Academic department under which the project should be listed

RCHSS - Psychological Science

Faculty Sponsor Name

Dr.Anisah Bagasra

Additional Faculty

Dr.Anisah Bagasra, Psychological Science, abagasra@kennesaw.edu

Abstract (300 words maximum)

As society becomes more blended, people of different cultures and backgrounds are navigating the complex relational dynamics of multicultural cohabitation. Historically, ethnic minorities within a dominant culture group have been expected to assimilate to the standards set by the dominant group. Code-switching is the term used to define transitioning from one’s native language to another or from one dialect to another within a single language. Current research implies that code-switching can be limiting for student minorities in regards to their range of expression and depth of writing. In a study conducted by a professor in a community college classroom, the professor assigned his students a writing assignment, using jargon and language
they were most comfortable with (Gallagher 2019). One overriding theme found in the study determined that comfortability with the language used was directly correlated to the improvement of the student’s writing. Following the results of various studies, research implies that code-meshing, as opposed to code-switching, is advantageous for students’ success. Code meshing here can be defined as the blending of dialects or languages to best fit an individual’s unique experiences with language. Conclusions from this study and others implied that code meshing was more beneficial and inclusive for individuals of ethnic divergence within the university setting. This study’s aim is to identify the experiences of college students in using code-switching and ultimately to improve the experiences of ethnic minorities in predominately white spaces.

Project Type

Oral Presentation (15-min time slots)

How will this be presented?

Yes, synchronously via Teams

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Code- Switching and Communication

As society becomes more blended, people of different cultures and backgrounds are navigating the complex relational dynamics of multicultural cohabitation. Historically, ethnic minorities within a dominant culture group have been expected to assimilate to the standards set by the dominant group. Code-switching is the term used to define transitioning from one’s native language to another or from one dialect to another within a single language. Current research implies that code-switching can be limiting for student minorities in regards to their range of expression and depth of writing. In a study conducted by a professor in a community college classroom, the professor assigned his students a writing assignment, using jargon and language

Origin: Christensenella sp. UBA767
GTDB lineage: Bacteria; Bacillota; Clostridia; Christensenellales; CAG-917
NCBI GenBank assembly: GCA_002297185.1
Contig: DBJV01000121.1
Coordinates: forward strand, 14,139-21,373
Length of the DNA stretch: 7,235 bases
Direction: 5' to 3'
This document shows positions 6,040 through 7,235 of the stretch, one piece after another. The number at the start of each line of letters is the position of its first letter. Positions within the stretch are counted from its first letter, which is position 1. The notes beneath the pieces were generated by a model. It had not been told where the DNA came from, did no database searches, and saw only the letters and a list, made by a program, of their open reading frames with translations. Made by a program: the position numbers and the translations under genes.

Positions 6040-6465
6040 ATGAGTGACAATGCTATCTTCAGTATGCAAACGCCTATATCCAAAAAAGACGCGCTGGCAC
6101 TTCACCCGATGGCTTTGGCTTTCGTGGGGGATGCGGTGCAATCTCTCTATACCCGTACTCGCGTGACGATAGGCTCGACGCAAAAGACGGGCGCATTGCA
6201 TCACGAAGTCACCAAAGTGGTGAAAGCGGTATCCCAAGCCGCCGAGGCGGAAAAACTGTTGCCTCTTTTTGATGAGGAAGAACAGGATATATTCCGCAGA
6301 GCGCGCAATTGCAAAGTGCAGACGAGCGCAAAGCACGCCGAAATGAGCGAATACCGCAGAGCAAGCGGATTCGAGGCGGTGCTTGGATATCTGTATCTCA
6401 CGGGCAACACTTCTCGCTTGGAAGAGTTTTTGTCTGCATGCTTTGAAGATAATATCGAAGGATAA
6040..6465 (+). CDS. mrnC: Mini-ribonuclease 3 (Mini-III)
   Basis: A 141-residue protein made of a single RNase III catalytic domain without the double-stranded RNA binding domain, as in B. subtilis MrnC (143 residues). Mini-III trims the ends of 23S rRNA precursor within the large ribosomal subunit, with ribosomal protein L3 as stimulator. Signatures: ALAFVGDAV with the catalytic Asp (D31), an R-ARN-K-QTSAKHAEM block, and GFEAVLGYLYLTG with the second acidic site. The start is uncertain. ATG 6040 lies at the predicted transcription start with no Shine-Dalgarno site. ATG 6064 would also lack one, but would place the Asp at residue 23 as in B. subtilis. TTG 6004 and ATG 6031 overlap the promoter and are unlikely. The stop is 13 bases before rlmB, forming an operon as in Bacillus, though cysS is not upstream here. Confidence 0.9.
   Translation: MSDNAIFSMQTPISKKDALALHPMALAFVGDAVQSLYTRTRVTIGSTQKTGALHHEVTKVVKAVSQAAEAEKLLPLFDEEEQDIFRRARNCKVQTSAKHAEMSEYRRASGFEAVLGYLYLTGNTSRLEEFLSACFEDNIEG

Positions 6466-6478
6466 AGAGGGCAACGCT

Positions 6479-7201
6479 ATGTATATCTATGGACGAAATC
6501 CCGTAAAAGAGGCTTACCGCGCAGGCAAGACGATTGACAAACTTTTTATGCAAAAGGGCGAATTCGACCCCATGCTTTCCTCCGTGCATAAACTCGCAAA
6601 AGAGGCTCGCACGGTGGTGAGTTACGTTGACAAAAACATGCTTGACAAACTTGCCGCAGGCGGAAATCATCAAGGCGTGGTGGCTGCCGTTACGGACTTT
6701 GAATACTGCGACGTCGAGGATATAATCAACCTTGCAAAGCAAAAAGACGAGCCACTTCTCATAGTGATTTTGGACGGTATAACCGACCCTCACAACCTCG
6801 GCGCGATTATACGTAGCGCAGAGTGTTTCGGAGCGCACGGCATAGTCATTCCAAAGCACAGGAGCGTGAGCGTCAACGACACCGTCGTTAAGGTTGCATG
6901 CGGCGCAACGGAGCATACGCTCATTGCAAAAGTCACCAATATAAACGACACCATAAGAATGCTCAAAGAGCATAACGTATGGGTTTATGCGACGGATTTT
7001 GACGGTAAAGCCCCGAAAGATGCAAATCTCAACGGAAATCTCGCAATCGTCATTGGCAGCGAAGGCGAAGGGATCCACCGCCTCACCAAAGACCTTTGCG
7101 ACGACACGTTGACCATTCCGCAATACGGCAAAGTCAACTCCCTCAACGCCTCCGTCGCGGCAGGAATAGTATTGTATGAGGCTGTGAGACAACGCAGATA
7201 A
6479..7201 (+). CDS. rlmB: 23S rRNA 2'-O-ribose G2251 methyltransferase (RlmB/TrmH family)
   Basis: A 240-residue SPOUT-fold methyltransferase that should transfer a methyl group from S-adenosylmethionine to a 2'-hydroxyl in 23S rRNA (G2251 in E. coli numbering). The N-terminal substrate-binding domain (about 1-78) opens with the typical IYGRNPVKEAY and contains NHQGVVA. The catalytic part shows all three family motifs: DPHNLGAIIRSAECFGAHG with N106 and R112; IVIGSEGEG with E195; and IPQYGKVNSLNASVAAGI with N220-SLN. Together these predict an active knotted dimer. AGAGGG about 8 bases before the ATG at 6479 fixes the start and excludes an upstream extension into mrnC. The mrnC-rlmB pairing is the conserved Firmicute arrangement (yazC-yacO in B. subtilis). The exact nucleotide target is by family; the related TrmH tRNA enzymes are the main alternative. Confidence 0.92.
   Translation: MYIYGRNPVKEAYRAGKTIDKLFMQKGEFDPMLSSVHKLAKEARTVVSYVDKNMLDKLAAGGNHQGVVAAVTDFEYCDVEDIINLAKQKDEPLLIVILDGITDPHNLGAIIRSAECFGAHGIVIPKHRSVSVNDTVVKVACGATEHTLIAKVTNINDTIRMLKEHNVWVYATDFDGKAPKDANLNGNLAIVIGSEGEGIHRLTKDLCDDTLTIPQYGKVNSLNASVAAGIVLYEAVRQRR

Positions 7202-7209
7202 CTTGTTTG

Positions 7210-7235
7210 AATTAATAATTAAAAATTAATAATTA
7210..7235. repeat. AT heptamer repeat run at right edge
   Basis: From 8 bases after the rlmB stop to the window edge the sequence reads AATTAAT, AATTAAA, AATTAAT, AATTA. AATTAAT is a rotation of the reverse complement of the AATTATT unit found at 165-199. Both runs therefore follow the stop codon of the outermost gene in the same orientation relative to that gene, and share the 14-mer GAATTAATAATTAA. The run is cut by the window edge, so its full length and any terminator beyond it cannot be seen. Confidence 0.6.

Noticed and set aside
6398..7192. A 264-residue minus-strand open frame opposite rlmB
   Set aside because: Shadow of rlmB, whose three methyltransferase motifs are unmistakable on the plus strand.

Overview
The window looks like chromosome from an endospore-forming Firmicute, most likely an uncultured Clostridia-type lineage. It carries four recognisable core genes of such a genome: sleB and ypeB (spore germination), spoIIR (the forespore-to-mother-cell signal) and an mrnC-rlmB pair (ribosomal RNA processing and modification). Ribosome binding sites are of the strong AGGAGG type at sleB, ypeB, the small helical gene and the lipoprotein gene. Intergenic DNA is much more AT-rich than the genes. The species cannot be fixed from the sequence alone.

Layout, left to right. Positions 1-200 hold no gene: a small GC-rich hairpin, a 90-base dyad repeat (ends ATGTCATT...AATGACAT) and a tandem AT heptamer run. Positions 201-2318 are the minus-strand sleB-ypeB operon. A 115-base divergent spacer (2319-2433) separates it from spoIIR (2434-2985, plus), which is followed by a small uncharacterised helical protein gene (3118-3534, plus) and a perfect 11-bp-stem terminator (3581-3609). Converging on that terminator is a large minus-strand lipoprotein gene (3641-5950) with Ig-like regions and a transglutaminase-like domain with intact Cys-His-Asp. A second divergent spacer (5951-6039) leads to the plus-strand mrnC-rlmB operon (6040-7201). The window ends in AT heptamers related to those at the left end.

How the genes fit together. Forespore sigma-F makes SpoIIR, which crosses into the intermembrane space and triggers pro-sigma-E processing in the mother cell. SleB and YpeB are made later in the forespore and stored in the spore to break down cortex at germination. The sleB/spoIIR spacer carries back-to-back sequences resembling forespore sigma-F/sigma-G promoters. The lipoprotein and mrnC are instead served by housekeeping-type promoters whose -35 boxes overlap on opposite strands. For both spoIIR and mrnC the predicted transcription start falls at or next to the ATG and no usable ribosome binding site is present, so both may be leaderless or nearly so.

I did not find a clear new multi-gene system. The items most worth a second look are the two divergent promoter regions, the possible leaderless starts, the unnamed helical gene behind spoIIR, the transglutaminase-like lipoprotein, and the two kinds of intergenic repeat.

they were most comfortable with (Gallagher 2019). One overriding theme found in the study determined that comfortability with the language used was directly correlated to the improvement of the student’s writing. Following the results of various studies, research implies that code-meshing, as opposed to code-switching, is advantageous for students’ success. Code meshing here can be defined as the blending of dialects or languages to best fit an individual’s unique experiences with language. Conclusions from this study and others implied that code meshing was more beneficial and inclusive for individuals of ethnic divergence within the university setting. This study’s aim is to identify the experiences of college students in using code-switching and ultimately to improve the experiences of ethnic minorities in predominately white spaces.

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